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Do You Have Structure in Your Nonprofit Hiring Process? Featured

Do You Have Structure in Your Nonprofit Hiring Process? Christina @

Nonprofit organizations are as good as the policies in place to ensure proper management. These policies range from employee hiring practices to staff promotion and compensation. Like the for-profits, there are practices that nonprofits should have for it to operate ethically and excel in a course that it intends to venture. Although these policies can be good in some instances, it needs a constant review and regular updates to keep up with the changing times and regulations.  Here are some policies that your nonprofit management and hiring processes should focus on:

  1. Policies on code of ethics and conflicts of interest

There is a high possibility of nonprofits facing a conflict of interest. For example, agreeing with the business practices of a potential donor or a board member of a nonprofit operating a business that can help a nonprofit while benefiting from it can raise this issue. This is a serious concern that might cause distrust by other donors and law enforcement. As a nonprofit leader, you need to take conflict of interest seriously. Train all your employees, board members, and volunteer community on your nonprofit's code of ethics and policies on conflict of interest. These stakeholders should understand the actions that can harm your organization and how they should avoid them.

  1. Employee hiring policies

Every nonprofit must hold itself to high ethical standards. This begins with ensuring you get the new process of hiring employees correctly. You must at all times ensure that the employees you have meet the market standards and regulations. You can only attain this by setting the best hiring policies that ensure the hiring process is free from bias based on race, gender, background, or names. You can take advantage of hiring software platforms that rate potential candidates based on their performance and not their backgrounds, race, or gender. You can also outsource the hiring process to a third party.

  1. Employee manual

As a nonprofit, you must have an employee manual to guide your employees and volunteers on various procedures, expectations, and duties that they must fulfill while on duty. The manual covers the technical aspects related to duties, work, probation, and termination from service. The manual also explains the payments (if any) along with other aspects such as dress code and time off. Manuals can offer details on the organization’s culture, values, and mission. These manuals give a clear direction to a nonprofit's employees and volunteers regarding what they should and should not do while at the organization. Given the changing times and the rising remote work and telecommuting, perhaps now is the time you must have a comprehensive employee manual for your nonprofit.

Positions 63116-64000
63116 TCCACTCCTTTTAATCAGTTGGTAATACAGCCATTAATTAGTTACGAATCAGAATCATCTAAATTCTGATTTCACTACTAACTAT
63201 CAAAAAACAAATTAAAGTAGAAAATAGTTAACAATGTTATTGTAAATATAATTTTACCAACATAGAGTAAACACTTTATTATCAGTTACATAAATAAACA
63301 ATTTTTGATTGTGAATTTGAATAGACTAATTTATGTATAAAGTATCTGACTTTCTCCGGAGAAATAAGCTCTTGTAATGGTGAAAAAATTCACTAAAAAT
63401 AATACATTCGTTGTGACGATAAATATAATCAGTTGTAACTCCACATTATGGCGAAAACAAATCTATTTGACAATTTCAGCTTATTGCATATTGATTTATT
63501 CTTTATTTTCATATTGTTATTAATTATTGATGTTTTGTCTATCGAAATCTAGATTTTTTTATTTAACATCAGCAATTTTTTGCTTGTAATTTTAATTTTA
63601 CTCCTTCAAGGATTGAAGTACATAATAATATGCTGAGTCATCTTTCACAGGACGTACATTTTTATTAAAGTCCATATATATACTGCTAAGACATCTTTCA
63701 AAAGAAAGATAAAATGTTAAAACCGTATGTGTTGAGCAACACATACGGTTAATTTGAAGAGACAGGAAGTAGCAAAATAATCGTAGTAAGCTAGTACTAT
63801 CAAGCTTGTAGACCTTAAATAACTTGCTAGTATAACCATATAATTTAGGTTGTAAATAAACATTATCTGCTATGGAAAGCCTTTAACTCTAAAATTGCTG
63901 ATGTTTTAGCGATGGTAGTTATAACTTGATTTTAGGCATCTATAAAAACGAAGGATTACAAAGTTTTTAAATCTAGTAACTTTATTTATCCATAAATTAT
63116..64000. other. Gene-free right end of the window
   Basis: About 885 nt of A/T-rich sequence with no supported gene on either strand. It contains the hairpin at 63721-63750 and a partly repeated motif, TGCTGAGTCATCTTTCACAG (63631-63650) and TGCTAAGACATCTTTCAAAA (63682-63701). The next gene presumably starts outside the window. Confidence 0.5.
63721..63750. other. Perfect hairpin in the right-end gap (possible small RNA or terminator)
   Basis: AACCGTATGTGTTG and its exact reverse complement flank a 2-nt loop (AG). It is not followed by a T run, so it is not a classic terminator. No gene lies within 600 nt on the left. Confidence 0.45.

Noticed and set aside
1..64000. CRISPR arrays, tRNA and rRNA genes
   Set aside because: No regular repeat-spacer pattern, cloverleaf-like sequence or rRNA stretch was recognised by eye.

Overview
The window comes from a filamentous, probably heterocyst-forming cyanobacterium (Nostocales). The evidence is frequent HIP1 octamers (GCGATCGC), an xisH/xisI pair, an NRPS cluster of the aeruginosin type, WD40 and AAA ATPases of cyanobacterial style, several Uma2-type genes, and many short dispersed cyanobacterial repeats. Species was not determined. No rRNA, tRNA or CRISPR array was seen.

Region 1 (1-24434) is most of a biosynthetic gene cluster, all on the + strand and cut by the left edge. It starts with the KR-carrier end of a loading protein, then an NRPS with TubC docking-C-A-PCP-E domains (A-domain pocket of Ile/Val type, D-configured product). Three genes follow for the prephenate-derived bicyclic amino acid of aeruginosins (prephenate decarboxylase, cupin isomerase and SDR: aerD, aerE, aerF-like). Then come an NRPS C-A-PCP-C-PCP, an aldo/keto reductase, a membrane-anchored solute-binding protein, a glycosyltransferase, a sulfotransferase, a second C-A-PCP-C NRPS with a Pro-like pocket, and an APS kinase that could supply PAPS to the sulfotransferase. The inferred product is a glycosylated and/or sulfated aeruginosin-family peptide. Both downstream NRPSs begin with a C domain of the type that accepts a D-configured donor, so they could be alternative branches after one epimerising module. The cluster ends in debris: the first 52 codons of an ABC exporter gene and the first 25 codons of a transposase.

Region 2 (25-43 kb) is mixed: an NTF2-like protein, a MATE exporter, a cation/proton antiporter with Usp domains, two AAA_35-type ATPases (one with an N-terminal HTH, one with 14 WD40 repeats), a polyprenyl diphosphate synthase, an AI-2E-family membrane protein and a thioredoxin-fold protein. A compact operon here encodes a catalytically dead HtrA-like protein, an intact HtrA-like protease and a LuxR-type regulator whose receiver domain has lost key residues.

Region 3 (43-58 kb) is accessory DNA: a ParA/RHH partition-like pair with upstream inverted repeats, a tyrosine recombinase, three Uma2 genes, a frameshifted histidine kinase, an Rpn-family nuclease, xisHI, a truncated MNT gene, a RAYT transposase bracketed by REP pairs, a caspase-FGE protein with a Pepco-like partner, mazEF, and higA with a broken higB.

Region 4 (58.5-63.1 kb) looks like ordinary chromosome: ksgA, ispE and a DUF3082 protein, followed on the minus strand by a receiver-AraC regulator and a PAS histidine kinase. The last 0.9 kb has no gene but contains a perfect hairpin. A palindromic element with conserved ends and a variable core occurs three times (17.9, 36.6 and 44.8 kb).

1. Occupational Health And Safety Policy

Some nonprofits work on causes that present danger to their employees or volunteers. As such, they must have a sound occupational health and safety policy that ensures each individual is informed of their rights and obligations relating to safety in the workplace. For example, the policy allows employees to take reasonable care while in the workplace by working as stipulated in safe work procedures and occupational health and safety regulations. The policy stipulates when and where to use or wear required protective equipment, not to smoke, or not to be impaired by drugs. The policy also states the procedure of reporting circumstances that can pose a risk.

In summary, as you think of starting a nonprofit for a cause you believe in, the first thing that should come into your mind should be the employees and the volunteers you want to work with towards a specific goal. These goals cannot be achieved without the proper structure in the hiring and employee management process. You can only attain this through the right policies that will streamline the hiring and management of employees.

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Scott Koegler

Scott Koegler is Executive Editor for PMG360. He is a technology writer and editor with 20+ years experience delivering high value content to readers and publishers. 

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